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What is Code Enforcement?

March 6, 2024

Man taking a photo of an abandoned boarded up home

Vacant, abandoned, and deteriorated properties—referred to by some as “blighted” properties—harm neighbors and neighborhoods. Addressing these properties is hard, especially when they exist in a community at a large scale. But when property conditions harm its occupants, or the property’s deterioration threatens the safety of neighbors or the stability of the neighborhood, local governments need tools to step in.

What can local government do to address vacant and “blighted” properties? The answer, in part, lies in leveraging tools like code enforcement. This blog post explains how code enforcement works, and why local governments should take a more strategic approach to code enforcement to make the most of a tool that can not only protect public health and safety, but also stabilize and strengthen neighborhoods.

What is code enforcement?

“Code enforcement” refers to the process local governments use to enforce state and local laws, codes, or ordinances pertaining to housing, building, or health standards.

Community Progress uses “code enforcement” to refer more specifically to the process local governments use to enforce property maintenance standards on existing buildings and properties. These include codes such as the International Code Council’s International Property Maintenance Code, other locally adopted property maintenance codes, and various ordinances regulating nuisances or other harmful conditions on properties, like high weeds and grass or trash and debris.

A sign with numerous code enforcement violations staked in the middle of an overgrown vacant lot. Photo: Center for Community Progress

What do code enforcement departments do?

Most local governments use a “traditional” code enforcement approach. The specifics vary from place to place, but generally it goes something like this:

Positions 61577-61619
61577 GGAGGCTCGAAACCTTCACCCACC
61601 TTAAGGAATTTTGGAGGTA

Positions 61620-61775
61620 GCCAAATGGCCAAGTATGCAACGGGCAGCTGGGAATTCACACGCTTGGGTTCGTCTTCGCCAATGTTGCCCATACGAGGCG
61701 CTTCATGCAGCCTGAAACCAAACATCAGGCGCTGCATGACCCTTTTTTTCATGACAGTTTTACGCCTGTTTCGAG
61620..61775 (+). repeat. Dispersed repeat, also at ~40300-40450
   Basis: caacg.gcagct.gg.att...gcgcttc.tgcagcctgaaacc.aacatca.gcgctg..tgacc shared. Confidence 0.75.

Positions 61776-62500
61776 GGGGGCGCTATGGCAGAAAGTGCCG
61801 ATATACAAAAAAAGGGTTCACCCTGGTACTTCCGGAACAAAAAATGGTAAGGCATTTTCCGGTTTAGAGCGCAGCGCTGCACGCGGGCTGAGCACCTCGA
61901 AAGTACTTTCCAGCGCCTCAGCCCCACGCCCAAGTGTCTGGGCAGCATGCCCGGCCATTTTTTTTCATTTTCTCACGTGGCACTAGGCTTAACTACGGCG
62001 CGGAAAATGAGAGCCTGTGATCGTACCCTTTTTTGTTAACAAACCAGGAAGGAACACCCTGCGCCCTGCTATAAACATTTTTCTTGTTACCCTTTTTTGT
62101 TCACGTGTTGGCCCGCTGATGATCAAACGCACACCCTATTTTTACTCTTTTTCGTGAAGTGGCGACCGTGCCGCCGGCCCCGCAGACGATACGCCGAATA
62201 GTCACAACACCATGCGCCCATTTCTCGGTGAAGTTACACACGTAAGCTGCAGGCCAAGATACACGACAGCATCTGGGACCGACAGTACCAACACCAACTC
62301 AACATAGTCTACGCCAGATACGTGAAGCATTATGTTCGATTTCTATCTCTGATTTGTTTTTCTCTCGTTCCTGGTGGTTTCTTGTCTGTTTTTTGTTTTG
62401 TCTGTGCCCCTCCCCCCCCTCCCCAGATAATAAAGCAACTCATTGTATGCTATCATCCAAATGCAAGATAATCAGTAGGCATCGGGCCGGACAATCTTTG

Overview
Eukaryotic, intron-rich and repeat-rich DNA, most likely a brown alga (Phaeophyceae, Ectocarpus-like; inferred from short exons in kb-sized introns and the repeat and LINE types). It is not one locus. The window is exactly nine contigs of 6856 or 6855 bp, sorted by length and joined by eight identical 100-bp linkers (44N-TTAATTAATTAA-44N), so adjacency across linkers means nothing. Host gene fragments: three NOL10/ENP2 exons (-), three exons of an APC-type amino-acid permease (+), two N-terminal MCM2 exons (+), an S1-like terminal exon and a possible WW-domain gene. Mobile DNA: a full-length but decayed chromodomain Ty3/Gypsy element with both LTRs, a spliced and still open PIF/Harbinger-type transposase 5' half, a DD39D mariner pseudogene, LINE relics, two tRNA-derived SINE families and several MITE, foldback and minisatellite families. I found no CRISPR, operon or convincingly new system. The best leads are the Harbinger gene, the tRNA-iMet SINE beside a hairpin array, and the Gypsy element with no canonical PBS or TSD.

1. An individual files a code enforcement complaint about a property (such as a falling gutter, overgrown weeds, or an unsecured vacant building) to the local government.
  2. The code enforcement inspector investigates the complaint and issues a citation to the property owner (posting the violation on the door and mailing it to the owner, for example) with the threat of a fine or civil/criminal penalties if the owner doesn’t address the problem in a specified time. Sometimes this citation gets responsible owners—who have the resources to fix the problem—to bring their property into compliance.
  3. If an owner is unable or unwilling to comply, the local government brings civil or criminal penalties against the owner, often in court. But if they can’t track down the property owner—like in the case of vacant properties owned by out-of-state investors or individual limited liability corporations (LLCs)—fines, citations, and court summons keep piling up. All the while, the violation hasn’t actually been addressed and the situation on the property keeps getting worse.

Local governments using a traditional approach often treat all code violations the same, regardless of factors like neighborhood market strength, property type, whether the property is vacant or occupied, and whether those occupants are owners or tenants.

Does code enforcement work?

Threatening property owners with civil or criminal penalties can persuade those who have the resources to fix the issue that led to the complaint. However, traditional code enforcement is less effective in neighborhoods with weak real estate markets that have experienced a legacy of disinvestment.